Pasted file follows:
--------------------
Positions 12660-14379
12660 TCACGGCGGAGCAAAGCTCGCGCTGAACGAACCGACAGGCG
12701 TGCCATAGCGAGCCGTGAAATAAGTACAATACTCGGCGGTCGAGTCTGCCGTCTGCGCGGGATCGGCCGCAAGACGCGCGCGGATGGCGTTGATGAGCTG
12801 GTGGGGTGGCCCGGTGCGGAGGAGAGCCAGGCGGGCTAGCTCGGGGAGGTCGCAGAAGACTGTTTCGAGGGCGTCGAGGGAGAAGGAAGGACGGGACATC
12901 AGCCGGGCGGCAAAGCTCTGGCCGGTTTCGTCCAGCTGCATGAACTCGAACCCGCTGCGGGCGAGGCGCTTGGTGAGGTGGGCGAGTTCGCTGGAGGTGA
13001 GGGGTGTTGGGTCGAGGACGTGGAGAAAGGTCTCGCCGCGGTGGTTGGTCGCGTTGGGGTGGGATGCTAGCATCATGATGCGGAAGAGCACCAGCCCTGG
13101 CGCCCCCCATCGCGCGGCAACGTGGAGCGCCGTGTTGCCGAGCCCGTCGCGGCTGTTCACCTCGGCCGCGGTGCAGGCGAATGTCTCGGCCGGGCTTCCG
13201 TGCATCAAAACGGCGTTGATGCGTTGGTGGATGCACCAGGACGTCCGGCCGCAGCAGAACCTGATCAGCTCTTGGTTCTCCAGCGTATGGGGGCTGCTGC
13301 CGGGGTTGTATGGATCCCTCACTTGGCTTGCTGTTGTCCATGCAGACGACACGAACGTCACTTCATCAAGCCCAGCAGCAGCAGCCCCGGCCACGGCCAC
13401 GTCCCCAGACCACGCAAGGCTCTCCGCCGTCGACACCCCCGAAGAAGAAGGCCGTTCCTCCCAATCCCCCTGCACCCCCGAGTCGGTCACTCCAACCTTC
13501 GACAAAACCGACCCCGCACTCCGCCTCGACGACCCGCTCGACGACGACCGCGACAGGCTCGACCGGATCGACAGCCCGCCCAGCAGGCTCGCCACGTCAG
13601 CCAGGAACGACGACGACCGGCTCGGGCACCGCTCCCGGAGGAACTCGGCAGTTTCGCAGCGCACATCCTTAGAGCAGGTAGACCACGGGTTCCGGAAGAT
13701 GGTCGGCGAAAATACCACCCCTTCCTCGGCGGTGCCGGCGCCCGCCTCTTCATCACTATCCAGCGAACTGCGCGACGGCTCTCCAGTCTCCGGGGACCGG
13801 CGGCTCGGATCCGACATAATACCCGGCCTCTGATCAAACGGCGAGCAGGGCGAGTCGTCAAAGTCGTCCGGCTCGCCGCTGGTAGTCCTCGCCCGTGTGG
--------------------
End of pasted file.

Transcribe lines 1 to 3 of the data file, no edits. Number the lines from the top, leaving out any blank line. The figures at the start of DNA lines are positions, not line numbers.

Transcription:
Positions 12660-14379
12660 TCACGGCGGAGCAAAGCTCGCGCTGAACGAACCGACAGGCG
12701 TGCCATAGCGAGCCGTGAAATAAGTACAATACTCGGCGGTCGAGTCTGCCGTCTGCGCGGGATCGGCCGCAAGACGCGCGCGGATGGCGTTGATGAGCTG